It took me a while to realize that Ernie was courting Irene. And I was part of his plan.
I met Ernie just after he moved into an apartment in a local retirement community. A couple of times a month, I play the sweet-sounding grand piano in the sunny common area there. When he spots me, he always has an idea for a song he’d like to hear. His musical interests are wide ranging. Often he wants “Tennessee Waltz,” in honor of his home state, but he’s just as fond of “La Marseillaise,” the national anthem of France.
One day Ernie hurried up to me, leaning heavily on his walker. I noticed that he had carefully combed his thin hair across the top of his head in parallel stripes. He asked if I could play “Goodnight, Irene” right away. I complied but didn’t understand his urgency. Two weeks later, he repeated his request. And again, two weeks after that. The light dawned. Ernie had his eye on another resident, lovely Irene. “Goodnight, Irene” was the only song he could think of with her name in the title when he had first rushed in ahead of her and made his request. He wanted me to be playing “her song” when Irene entered the room. (The lyrics to this lilting melody are surprisingly dark, telling of the singer’s ramblin’ and gamblin’ and troubled love life, but never mind. Ernie’s heart was in the right place.)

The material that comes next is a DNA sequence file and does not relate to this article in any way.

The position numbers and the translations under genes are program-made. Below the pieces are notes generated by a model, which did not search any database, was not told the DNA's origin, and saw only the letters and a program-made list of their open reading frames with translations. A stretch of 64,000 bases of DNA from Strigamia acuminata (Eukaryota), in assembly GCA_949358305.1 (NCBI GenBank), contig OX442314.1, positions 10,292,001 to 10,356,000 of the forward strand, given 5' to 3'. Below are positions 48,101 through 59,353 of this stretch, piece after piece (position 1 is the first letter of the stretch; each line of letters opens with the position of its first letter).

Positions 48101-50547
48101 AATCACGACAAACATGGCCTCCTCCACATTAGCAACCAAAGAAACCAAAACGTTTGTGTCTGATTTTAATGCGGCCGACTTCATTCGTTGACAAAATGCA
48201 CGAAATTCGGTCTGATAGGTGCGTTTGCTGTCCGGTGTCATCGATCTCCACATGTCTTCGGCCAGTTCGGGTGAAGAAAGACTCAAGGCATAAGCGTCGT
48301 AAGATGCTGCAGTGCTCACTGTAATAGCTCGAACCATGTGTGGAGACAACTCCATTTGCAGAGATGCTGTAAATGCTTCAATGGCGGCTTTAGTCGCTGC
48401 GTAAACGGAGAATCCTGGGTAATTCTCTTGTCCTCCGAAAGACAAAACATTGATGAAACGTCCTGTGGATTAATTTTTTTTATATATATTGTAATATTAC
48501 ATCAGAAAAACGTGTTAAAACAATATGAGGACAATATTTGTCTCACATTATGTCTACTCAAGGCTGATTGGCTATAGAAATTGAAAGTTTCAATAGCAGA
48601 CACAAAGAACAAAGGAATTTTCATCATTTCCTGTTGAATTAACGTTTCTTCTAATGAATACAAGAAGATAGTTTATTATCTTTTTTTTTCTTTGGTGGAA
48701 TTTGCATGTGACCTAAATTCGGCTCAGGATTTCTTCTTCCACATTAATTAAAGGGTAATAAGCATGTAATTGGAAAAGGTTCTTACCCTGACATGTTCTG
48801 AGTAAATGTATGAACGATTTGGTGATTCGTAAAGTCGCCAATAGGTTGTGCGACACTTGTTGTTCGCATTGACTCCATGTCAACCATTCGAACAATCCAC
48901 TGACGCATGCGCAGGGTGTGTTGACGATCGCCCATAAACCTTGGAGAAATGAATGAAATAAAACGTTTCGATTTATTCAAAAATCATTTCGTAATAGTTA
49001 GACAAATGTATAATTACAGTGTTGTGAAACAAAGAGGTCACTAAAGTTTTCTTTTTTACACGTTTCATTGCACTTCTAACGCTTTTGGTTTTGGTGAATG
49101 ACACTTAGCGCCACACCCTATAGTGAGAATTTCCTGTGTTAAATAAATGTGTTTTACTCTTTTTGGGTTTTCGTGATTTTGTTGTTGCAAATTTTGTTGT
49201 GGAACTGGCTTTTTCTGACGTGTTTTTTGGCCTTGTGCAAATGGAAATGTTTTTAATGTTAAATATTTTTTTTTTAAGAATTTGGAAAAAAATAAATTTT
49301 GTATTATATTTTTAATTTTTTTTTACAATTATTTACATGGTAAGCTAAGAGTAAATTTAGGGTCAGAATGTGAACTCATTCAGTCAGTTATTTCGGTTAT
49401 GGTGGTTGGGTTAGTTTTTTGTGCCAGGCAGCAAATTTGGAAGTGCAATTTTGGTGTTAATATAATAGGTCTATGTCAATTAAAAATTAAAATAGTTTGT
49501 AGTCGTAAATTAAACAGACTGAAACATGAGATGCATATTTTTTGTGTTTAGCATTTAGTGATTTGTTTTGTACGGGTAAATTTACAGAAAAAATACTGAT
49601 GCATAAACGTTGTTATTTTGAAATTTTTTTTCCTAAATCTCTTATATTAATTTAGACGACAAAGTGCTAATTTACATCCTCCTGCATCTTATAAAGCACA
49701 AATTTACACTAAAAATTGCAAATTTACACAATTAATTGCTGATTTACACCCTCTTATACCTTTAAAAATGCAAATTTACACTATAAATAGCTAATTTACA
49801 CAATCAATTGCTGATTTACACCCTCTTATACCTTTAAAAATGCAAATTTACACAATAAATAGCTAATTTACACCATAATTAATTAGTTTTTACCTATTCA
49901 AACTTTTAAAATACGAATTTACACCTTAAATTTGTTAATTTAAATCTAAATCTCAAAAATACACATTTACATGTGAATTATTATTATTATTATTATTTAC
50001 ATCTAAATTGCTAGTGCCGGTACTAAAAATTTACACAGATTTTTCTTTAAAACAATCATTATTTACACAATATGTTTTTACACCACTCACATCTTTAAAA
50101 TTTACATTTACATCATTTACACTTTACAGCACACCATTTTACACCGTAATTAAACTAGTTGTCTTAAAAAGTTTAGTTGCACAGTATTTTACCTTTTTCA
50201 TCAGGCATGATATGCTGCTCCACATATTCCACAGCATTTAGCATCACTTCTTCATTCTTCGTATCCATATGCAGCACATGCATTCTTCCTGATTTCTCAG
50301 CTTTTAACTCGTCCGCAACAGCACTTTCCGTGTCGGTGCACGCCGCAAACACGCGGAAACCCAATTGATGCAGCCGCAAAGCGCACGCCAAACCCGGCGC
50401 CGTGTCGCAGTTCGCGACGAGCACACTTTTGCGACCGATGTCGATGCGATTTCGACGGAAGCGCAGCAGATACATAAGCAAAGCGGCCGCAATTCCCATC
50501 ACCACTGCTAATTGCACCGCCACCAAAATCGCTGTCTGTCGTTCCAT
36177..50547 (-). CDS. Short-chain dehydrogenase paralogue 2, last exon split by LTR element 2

Soon he started asking me to play “Yellow Rose of Texas,” one of Irene’s favorite songs. Again, he timed his requests to match her arrival.
Within a few months, Ernie and Irene married. They look content together, in the way that older couples do when they recognize their luck in finding someone special to share their last years. Ernie still requests “Goodnight, Irene” for his bride.
Copyright © 2013 by Paulette Bochnig Sharkey
All rights reserved.